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Migraine vs. Stroke: Differences and Warning Signs

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When you live with migraine, you’re familiar with the nuances of your migraine episodes — the warning signs, the throbbing pain, the aftereffects. But what happens when new, alarming symptoms surface? Could it be a stroke? It’s crucial to distinguish between a migraine episode and a stroke because while both can share similar symptoms, a stroke demands immediate medical action.

Migraine and Stroke: An Overview

Migraine and strokes are distinct medical conditions that, despite having some symptom overlap, differ significantly in their implications and required responses.

Migraine Characteristics

Episodes of debilitating symptoms characterize migraine. These symptoms commonly include:

  • Headaches with a throbbing or pulsating quality, often unilateral (affecting one side of the head), which may not present in some subtypes of migraine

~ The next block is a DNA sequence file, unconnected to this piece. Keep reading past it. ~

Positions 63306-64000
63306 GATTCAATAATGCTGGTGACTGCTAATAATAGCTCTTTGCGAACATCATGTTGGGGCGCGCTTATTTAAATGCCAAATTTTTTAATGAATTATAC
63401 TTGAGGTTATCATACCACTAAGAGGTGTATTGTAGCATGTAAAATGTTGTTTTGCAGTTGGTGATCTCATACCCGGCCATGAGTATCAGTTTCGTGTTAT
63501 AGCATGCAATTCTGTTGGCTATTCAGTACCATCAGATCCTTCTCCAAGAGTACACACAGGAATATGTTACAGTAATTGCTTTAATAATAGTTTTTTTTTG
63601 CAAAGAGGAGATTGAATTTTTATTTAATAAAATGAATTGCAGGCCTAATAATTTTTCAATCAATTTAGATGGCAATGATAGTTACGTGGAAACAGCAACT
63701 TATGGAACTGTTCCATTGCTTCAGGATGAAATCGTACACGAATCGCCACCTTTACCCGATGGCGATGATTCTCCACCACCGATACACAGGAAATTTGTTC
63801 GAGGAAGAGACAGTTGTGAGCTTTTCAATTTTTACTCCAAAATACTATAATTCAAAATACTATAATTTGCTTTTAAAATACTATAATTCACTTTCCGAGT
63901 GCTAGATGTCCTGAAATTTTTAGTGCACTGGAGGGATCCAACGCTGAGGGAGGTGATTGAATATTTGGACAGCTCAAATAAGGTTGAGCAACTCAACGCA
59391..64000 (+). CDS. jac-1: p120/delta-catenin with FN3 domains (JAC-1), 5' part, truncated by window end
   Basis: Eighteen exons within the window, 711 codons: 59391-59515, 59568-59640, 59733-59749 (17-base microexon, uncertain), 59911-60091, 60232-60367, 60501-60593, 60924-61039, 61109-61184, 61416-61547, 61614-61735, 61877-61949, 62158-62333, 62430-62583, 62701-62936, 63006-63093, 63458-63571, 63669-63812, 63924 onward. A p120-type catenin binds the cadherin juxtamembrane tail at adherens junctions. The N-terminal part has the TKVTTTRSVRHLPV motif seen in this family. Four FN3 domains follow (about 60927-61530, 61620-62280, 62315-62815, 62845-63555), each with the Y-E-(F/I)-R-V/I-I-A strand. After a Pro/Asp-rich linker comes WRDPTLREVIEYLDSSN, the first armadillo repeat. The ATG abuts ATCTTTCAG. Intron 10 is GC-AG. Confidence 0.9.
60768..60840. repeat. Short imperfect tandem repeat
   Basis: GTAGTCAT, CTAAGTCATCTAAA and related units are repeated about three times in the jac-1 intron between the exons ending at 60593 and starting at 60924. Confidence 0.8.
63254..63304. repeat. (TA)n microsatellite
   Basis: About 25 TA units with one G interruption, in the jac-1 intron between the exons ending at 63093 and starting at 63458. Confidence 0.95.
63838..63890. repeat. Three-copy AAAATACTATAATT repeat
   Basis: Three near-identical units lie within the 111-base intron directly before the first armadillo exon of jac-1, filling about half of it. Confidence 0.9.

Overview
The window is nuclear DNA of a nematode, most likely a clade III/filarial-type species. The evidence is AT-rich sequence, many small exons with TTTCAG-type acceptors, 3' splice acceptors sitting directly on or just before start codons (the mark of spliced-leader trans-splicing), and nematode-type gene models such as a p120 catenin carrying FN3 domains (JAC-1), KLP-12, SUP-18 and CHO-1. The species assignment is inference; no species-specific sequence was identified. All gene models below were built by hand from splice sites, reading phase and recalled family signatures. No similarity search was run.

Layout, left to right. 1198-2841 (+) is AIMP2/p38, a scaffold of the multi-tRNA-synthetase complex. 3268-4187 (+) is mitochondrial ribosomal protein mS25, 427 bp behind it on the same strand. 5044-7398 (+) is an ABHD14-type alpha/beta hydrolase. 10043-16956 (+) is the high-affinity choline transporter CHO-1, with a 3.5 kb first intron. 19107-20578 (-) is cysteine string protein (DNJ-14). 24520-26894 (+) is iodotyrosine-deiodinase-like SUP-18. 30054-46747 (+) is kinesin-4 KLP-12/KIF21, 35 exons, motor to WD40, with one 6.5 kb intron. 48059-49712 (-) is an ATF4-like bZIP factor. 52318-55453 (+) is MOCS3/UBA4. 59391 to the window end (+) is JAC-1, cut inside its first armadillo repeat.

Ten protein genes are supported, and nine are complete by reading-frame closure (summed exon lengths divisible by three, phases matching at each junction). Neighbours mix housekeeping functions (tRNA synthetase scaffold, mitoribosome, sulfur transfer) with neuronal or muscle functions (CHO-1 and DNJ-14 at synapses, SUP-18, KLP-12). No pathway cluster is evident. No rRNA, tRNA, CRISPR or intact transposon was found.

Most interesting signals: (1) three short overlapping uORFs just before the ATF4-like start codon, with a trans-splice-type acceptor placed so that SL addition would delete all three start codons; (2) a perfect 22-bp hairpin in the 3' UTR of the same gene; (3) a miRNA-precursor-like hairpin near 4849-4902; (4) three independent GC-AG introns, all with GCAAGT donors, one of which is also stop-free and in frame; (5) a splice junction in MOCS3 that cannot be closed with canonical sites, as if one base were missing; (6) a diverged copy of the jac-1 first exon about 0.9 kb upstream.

• Sensory sensitivities like photophobia and phonophobia
  • Nausea or vomiting
  • Potential for aura, which can include visual disturbances, sensory changes, or speech difficulties

There are specific types of migraine that can mimic stroke symptoms, including:

  • Hemiplegic migraine: This rare form of migraine involves temporary paralysis (hemiplegia) or neurological or motor symptoms on one side of the body, which can be similar to stroke symptoms.
  • Migraine with brainstem aura: Formerly known as basilar-type migraine, this subtype can cause symptoms such as vertigo, slurred speech, and tinnitus, which also resemble stroke signs.
  • Migraine with unilateral motor symptoms (MUMS): This can involve muscle weakness on one side of the body.

Stroke Is a Medical Emergency

Strokes, on the other hand, are life-threatening emergencies requiring immediate medical intervention. Symptoms of a stroke are abrupt and can cause permanent neurological damage.

Stroke identifiers include:

  • Ischemic stroke: Caused by a blockage, often a blood clot, in a blood vessel supplying blood to the brain and is the most common type of stroke.
  • Hemorrhagic stroke: Where a blood vessel ruptures (aneurysm) and bleeds into the surrounding brain.

Urgent Stroke Indicators